We Are Techno Trash

Techno trash and the lightbulb conspiracy are two issues that are not being given enough media attention and, therefore, public concern in society today. Collectively as a society, we have been brainwashed by advances in technology into believing that the newest innovation is “bigger and better” – or as is usually the case – more portable, thinner, lighter, faster and more user friendly. Personal technologies are not personal, or atleast haven’t been since the 2nd or 3rd generation of innovations and the increased influx of old technologies into landfills. Our materialistic consumer choices have much larger chain effect consequences than we care to stop and think about as we are too focused on how amazing this new $800 piece of plastic and chip will be. 

Planned obsolescence, or the lightbulb conspiracy, is a method started in the 1920s by manufacturer’s to shorten the lives of products in order to increase the frequency of demand for them. All in all, it is consumerism as society has become a growth economy where we live to buy and own the newest, shiniest innovation on the technological market in order to part of the craze and “up to date.” This is even truer in society today, even though that 8-track was totally awesome, with the latest generation in phones and other devices. The latest number and letter in iPhones, Samsung Galaxies, HTC’s, iPods, iPads etc is all a marketing and economic ploy to make us believe the iPhone 6GS will be the ‘the phone that makes life and connecting with loved ones as easy as can be.’ Apple’s planned obsolescence had one of its most telling moments with the introduction of the iPhone 5 when the hype around its latest innovation revealed to be only because of finger recognition and a longer screen – there was a lot of disbelief and consumer’s seemed to be smart for only 5 minutes as they realised this new $700 phone was not worth feeling like an FBI agent with fingerprint scanning and having an unnecessarily longer screen (as if it isn’t hard to fit into our pockets already!). The way Apple seemed to recover from this almost public revolution was to introduce the 5S and 5C, basically the same phone but in different colours – so once again, wave something shiny in front of the public and they shall buy!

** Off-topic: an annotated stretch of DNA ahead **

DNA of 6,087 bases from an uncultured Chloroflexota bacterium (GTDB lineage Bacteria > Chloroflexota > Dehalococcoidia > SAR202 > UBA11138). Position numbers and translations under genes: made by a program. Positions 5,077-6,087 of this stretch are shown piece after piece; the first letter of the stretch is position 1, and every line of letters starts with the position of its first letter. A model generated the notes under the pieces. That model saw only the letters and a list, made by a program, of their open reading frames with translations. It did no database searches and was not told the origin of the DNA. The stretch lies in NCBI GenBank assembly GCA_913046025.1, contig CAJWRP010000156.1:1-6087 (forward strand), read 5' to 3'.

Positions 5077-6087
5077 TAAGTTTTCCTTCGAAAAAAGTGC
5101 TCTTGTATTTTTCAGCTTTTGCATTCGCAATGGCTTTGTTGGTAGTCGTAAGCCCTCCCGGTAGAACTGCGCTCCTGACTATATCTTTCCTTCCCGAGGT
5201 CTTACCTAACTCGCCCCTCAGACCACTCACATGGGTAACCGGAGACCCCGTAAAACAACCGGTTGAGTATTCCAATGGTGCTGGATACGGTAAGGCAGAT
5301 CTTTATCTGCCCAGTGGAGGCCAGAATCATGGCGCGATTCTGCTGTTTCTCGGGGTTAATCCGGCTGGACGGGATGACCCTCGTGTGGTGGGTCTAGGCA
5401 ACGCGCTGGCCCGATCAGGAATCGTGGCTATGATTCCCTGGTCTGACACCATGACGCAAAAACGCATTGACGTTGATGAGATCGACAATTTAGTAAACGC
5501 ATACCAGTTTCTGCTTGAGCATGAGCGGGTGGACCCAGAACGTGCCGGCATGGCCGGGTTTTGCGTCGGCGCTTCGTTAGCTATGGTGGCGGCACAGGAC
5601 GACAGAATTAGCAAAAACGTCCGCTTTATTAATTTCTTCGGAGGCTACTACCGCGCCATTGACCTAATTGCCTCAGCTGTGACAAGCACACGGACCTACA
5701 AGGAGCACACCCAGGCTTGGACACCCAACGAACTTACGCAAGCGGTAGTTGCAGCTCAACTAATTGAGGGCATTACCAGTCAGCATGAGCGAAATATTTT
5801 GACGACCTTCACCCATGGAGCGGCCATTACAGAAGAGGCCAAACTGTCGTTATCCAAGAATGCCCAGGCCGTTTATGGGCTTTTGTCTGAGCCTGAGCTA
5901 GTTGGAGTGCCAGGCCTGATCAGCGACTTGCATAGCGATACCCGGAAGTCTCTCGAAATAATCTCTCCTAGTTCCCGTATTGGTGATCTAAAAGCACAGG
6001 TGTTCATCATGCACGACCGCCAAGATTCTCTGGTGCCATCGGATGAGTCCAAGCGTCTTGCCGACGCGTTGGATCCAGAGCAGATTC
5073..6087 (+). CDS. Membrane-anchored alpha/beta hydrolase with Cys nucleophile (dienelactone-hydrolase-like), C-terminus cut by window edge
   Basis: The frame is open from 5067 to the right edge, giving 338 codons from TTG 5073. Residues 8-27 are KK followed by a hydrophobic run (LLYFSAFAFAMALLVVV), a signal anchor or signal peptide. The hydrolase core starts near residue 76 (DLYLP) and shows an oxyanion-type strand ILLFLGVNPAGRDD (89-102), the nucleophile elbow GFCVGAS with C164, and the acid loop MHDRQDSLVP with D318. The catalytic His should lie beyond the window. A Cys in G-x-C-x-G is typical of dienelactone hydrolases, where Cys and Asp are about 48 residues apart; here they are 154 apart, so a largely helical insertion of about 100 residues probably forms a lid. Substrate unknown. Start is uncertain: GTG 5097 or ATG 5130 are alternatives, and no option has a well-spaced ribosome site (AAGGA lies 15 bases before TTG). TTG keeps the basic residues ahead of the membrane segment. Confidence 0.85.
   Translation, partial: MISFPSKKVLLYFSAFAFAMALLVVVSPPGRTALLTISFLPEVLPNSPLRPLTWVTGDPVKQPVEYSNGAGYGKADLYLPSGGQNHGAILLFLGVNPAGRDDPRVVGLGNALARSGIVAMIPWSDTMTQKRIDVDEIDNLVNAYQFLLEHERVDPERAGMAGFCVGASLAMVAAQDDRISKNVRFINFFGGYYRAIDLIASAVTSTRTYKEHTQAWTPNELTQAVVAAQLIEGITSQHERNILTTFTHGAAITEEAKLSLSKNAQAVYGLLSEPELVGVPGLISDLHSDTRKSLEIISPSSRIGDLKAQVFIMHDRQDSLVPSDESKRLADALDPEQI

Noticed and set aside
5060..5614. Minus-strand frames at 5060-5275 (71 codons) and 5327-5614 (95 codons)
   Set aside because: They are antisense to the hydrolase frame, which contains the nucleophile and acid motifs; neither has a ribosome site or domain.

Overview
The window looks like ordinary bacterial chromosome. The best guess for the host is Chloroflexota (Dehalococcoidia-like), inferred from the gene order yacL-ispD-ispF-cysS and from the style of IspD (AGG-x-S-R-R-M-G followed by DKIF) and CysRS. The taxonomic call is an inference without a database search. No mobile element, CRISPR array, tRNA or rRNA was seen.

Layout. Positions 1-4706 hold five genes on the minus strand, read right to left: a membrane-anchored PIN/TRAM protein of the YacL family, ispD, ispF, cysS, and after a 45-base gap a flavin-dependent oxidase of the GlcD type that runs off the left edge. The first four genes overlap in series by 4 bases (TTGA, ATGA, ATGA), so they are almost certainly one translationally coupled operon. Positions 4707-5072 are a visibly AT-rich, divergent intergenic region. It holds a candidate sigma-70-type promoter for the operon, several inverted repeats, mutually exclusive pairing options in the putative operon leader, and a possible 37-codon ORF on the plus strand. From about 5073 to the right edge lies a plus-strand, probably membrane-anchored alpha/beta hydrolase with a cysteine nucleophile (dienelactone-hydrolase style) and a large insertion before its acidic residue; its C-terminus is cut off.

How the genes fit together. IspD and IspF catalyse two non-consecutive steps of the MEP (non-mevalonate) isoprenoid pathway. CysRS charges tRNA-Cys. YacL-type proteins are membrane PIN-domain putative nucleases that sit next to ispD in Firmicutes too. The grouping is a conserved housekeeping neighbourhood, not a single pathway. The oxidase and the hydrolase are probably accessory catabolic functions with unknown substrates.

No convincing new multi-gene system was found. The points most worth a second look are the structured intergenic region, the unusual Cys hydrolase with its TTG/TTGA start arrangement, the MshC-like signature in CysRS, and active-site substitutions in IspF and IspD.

I’m sure we’ve all stopped to think about what this means for the environment – when we continuously are replacing old technologies with new ones – if you haven’t then… tsk tsk. Our use, disuse and disposal over the years has led to special drop off plants being implemented specifically for old technologies. The environmental devastation caused by this technological hyper consumption is causing even more progressive landfill and toxic damage on the eco system, not to mention the damage caused when individuals can’t be bothered to make the trip to the special drop off stations and dump their old technologies into their regular waste. That is the other problem with society today, some can’t be bothered to make this special trip after the clutter and annoyance of living around that drawer of old phones and mp3 players gets annoying and they simply throw it away with everything else. Recycling outdated technologies is a very good practice but is it possible to truly recycle the billions of old technologies? What happens to those that aren’t and what does that mean for the environment? A plan and concern needs to be given attention to this before we move into the double digits of new technology innovations or else we are killing our environment even faster than we think. 

 

 

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